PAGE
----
Hillside sanctuary: reception centre for the urban refugee, Hillbrow Johannesburg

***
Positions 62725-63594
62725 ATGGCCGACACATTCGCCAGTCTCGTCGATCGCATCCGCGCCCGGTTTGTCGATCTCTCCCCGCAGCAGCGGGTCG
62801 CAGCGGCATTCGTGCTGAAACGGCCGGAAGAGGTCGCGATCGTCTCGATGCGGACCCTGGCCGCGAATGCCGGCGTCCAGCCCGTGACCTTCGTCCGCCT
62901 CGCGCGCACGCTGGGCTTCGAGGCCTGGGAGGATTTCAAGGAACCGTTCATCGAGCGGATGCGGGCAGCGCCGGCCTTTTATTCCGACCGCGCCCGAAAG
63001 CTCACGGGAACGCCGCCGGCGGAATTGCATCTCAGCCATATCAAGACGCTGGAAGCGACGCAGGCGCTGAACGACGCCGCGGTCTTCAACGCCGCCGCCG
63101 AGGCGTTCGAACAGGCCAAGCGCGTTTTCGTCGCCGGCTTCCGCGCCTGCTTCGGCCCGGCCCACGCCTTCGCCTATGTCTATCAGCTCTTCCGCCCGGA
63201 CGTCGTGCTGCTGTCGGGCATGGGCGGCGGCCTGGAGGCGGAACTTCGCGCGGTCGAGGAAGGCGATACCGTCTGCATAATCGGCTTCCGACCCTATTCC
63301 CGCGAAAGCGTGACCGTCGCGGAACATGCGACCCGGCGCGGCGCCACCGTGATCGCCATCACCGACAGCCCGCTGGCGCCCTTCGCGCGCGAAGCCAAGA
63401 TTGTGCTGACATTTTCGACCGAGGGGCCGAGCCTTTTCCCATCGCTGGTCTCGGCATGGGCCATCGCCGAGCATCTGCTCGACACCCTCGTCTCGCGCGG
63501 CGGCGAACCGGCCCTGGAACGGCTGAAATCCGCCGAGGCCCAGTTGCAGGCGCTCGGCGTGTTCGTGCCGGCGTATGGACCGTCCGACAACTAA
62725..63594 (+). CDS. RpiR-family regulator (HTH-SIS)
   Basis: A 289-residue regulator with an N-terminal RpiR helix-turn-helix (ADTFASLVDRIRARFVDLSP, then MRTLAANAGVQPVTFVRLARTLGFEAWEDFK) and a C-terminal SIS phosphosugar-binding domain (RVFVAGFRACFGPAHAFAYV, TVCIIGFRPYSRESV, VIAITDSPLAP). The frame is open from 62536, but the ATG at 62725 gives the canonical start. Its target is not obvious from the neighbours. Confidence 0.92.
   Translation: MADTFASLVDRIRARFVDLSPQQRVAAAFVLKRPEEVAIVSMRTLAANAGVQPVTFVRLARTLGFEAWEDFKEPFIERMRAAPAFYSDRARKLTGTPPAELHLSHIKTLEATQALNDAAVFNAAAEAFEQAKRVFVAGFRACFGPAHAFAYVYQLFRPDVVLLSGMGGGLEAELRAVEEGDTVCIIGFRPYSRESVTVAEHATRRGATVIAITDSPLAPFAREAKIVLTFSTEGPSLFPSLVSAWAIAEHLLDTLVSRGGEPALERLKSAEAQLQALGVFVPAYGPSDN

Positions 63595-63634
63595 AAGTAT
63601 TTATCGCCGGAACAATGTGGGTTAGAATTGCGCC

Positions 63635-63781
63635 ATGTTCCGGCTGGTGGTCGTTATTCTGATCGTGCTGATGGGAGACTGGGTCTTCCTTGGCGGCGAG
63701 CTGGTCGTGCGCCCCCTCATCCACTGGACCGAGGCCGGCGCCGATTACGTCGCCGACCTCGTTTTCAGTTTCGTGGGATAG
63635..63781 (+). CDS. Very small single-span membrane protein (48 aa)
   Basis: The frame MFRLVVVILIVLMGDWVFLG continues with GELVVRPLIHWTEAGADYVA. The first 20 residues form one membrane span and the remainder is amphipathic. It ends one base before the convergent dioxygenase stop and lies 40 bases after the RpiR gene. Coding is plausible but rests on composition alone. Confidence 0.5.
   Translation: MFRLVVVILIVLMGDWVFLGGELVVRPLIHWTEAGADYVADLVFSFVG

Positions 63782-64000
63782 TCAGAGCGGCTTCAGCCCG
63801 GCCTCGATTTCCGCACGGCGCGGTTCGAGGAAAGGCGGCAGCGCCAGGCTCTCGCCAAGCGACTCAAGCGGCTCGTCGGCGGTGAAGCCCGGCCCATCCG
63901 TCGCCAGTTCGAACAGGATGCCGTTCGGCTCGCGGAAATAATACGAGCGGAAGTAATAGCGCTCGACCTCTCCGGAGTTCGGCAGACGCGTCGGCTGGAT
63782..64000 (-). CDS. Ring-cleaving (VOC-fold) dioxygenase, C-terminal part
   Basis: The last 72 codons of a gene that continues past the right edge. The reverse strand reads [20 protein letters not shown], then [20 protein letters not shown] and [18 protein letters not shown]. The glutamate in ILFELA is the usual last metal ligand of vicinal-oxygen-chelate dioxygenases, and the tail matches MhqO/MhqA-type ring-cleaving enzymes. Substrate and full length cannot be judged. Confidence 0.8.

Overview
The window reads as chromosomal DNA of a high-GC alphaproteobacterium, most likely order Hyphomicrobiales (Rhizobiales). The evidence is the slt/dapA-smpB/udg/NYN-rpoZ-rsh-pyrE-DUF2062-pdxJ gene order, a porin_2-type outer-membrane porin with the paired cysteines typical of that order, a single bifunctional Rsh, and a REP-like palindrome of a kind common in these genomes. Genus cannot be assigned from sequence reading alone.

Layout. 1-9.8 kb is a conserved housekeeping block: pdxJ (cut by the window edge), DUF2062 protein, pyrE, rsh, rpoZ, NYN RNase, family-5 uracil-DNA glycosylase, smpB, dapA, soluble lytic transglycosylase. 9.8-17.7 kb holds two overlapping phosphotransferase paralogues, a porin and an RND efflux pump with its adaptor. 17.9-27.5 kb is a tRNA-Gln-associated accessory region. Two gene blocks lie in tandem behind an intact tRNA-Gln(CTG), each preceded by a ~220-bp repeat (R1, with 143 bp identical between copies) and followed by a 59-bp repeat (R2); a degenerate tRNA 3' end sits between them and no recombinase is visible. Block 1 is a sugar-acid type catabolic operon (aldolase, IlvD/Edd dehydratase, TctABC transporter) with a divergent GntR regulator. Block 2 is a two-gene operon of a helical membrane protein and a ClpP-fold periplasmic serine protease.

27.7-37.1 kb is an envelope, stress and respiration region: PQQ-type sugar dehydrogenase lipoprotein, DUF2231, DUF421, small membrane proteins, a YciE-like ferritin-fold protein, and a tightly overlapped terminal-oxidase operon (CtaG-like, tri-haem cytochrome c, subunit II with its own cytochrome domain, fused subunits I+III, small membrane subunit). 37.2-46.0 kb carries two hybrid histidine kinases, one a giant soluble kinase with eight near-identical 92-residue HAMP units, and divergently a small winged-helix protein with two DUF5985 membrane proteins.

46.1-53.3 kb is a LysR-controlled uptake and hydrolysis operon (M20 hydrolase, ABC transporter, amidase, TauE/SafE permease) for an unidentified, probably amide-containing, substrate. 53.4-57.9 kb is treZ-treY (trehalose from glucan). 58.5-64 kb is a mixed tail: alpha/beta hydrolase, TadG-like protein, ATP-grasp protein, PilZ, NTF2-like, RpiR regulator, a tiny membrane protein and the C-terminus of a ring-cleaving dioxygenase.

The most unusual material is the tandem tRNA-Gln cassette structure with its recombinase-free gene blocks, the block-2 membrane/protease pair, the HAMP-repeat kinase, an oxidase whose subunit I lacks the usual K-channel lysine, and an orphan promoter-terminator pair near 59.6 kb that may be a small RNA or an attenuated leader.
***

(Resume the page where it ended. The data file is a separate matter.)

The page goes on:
Refugee camps are an example of ‘post crisis’ rehabilitative systems, which vainly attempt to restore stability in a state of disaster (Azmara, 2012). Uprooted from their homes and thrust into volatile and unfamiliar surroundings, civil conflict and natural disasters have left millions of refugees around the world destitute in their host countries, stripped of their identity and humanity and left with only the clothes on their backs. Unlike in rural settlements, the urban settlement patterns of refugees in Johannesburg have demonstrated a unique gravitational shift from reliance on local government assistance to a strong and long standing affiliation with various religious fraternities in the urban centres. This has then resulted in the inquisitorial search of how well have these urban churches served the needs of the urban displaced communities? By opening up their church buildings to refugees as a place sanctity and solace, how has this spiritual affiliation effected the reception, protection and rehabilitation of psychologically and physically traumatized refugees and asylum seekers? Subsequently has Johannesburg as a city, made provision for the sheltering and protecting of refugees, should there ever again be a crisis of violent xenophobic turmoil in the city’s townships? This thesis seeks to explore the underlying differences between designing a post crisis emergency shelter and specifically developing a transitory sanctuary tailored for urban refugees. By merging the dissimilar approaches assumed by secular refugee aiding organisations and the religious fraternities, the design starts to illustrate the symbolic connection between refuge and solace; spirituality and rehabilitation, as well as making note of the harmonies that exist within humanitarian architecture and sacred architecture. By understanding these fundamental parallels, a premise is formed for the development of a unique and prototypical urban refugee centre, located in Hillbrow, at the heart of Johannesburg’s eclectic foreign national communities. The centre is comprised of several emergency relief facilities, rehabilitative programmes as well as an adaptive form of transitional accommodation all encompasses within a spiritual, yet nondenominational Christian church establishment; a gesture which serves to highlight the ‘curative’ relationship between the spirituality, architecture and the user.